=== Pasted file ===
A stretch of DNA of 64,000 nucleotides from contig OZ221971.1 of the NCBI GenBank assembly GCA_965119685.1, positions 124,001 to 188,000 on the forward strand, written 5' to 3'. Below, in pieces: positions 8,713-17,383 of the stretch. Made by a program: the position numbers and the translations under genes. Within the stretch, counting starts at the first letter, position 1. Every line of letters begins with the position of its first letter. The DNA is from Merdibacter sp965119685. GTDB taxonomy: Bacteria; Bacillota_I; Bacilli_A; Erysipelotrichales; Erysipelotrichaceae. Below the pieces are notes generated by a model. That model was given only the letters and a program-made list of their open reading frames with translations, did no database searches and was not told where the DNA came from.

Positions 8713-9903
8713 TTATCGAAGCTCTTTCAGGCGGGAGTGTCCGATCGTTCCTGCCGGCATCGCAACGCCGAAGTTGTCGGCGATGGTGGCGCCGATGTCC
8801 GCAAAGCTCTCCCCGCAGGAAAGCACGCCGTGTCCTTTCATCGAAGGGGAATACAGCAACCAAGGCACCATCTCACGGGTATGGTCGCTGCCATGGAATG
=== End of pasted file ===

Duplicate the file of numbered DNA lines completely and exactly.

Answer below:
A stretch of DNA of 64,000 nucleotides from contig OZ221971.1 of the NCBI GenBank assembly GCA_965119685.1, positions 124,001 to 188,000 on the forward strand, written 5' to 3'. Below, in pieces: positions 8,713-17,383 of the stretch. Made by a program: the position numbers and the translations under genes. Within the stretch, counting starts at the first letter, position 1. Every line of letters begins with the position of its first letter. The DNA is from Merdibacter sp965119685. GTDB taxonomy: Bacteria; Bacillota_I; Bacilli_A; Erysipelotrichales; Erysipelotrichaceae. Below the pieces are notes generated by a model. That model was given only the letters and a program-made list of their open reading frames with translations, did no database searches and was not told where the DNA came from.

Positions 8713-9903
8713 TTATCGAAGCTCTTTCAGGCGGGAGTGTCCGATCGTTCCTGCCGGCATCGCAACGCCGAAGTTGTCGGCGATGGTGGCGCCGATGTCC
8801 GCAAAGCTCTCCCCGCAGGAAAGCACGCCGTGTCCTTTCATCGAAGGGGAATACAGCAACCAAGGCACCATCTCACGGGTATGGTCGCTGCCATGGAATG